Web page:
Key Considerations for Organisations in this Competitive Global Market

February 6, 2024 hr-observer-2024-salary-trends

In a global marketplace where the competition for talent is getting higher and hotter, what should organisations be thinking about in terms of talent recruitment?

The first question is do you know what you are looking for? It needs to be clear what the role is so that you can attract candidates who are a good match for your needs. This may involve reviewing a current specification or developing a brand-new one. It should be a realistic job preview with clearly identified activities or management scope.

Organisations should spend some time identifying any current external factors which may impact talent recruitment. For example, what is the current ratio between supply and demand and are there any political factors that need to be considered? Changes to visa approval processes can make the task of international recruitment particularly challenging. If this is not checked in advance it can lead to disappointment later down the line if the paperwork cannot be completed.

Now it is important to think about where you might recruit from; again, this is partially context-dependent. You could review the approach taken by your competitors to mirror them or think about how you can stand out by doing things differently. At this stage you could also get some feedback from some current employees by asking them to reflect upon their experience and share ideas for enhancement. We shouldn’t forget about internal talent recruitment, trying to attract existing employees to apply for promotions or perhaps move into a different area of the business. 

For sought-after roles or those that are highly specialist, organisations may consider offering a ‘golden hello’ to recognise their experience and encourage them to join the organisation. However, incentives don’t all have to be extrinsic. Getting feedback about what people are really looking for is important – would the ability to work remotely or options to buy or sell annual leave relevant? Connecting to local networks and professional body events can also be a useful tool and prospective employees may be enticed if the role includes support for appropriate professional qualifications.

Another possibility is to consider creating a partnership or a memorandum of understanding (MoU) with educational institutions. The level of partnership could build over a period of years to include internships, competitions and insights into working for the organisation. This could help to develop a longer-term strategy which would benefit the organisation in years to come.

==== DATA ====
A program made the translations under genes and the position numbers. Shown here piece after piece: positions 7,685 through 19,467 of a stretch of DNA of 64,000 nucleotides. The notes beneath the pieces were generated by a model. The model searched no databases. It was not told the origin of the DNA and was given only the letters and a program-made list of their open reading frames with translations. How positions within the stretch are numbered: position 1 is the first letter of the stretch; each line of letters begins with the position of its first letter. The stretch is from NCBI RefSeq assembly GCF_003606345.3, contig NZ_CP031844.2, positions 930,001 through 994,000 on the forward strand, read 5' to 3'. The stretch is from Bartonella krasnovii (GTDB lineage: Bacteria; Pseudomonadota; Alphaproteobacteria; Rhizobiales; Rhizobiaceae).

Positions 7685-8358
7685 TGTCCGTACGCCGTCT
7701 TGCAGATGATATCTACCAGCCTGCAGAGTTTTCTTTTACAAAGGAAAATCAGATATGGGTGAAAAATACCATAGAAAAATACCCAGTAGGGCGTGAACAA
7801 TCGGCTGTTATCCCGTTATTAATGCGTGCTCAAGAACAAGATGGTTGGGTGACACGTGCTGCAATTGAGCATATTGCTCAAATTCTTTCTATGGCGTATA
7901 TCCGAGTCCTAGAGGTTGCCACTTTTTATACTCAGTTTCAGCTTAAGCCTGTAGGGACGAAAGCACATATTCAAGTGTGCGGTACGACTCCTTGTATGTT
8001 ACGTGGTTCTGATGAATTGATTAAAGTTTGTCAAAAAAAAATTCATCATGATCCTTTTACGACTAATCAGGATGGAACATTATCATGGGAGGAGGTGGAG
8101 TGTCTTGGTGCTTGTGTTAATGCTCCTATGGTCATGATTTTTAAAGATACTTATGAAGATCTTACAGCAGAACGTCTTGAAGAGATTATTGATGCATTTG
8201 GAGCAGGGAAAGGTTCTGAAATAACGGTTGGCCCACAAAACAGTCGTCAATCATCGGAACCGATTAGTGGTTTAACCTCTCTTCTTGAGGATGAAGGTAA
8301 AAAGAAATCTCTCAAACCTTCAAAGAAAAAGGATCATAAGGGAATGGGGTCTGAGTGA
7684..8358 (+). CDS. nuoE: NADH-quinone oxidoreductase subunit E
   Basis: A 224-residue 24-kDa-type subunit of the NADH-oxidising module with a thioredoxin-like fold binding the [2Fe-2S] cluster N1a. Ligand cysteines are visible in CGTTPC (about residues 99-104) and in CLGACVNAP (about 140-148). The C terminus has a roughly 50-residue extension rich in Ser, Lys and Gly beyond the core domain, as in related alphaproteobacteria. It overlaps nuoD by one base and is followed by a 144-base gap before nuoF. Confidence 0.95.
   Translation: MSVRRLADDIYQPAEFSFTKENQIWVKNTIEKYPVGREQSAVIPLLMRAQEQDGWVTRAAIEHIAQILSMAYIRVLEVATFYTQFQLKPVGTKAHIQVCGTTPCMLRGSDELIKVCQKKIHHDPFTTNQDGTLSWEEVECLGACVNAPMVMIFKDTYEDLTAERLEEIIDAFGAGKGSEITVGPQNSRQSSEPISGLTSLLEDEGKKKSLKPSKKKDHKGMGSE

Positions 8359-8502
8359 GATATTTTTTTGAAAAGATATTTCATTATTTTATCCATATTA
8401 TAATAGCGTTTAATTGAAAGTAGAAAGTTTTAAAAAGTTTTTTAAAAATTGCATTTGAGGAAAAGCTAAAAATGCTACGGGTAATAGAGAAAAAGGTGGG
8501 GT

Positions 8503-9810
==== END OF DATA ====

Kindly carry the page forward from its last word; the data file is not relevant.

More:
Whilst the strategy and approach are important, there are also wider considerations. Reputation and image are both important when potential candidates are considering submitting an application. Developing a strong reputation in the region and sector can make the organisation seem an attractive proposition. Current employees can be the best advocates and organisational cheerleaders If they feel they are working in a culture where they are appreciated, respected and have opportunities to develop they will share their experiences.

If you step back for one moment and looked at your organisation’s website, would it entice you to want to join the organisation? Are the success stories celebrated? Is there sufficient information on existing employees? This is important because candidates will want to do their homework before making the decision to apply. If you envisage recruiting internationally, it may be useful to share some information on your website about working and living in the country in which you are located. This will encourage candidates to think carefully about their willingness to move if their application is successful.

Of course, there are also external recruitment agencies and consultants who you could work with by sharing your brief with them and allowing them to make initial approaches. A key factor in using this approach would be the specific role as well as the level which it sits in the organisational structure as the cost can be high.

When recruiting talent, we can’t stop at the point of offering them a post. It is likely that they may receive offers from other organisations that they have interviewed for, so it is important that the process is straightforward and timely. It is also important to keep talent ‘warm’ where they missed out on a job role but were deemed to be suitable if any other vacancies arise. 

Professor Fiona Robson

Head of Edinburgh Business School and Social Sciences, Heriot-Watt University Dubai

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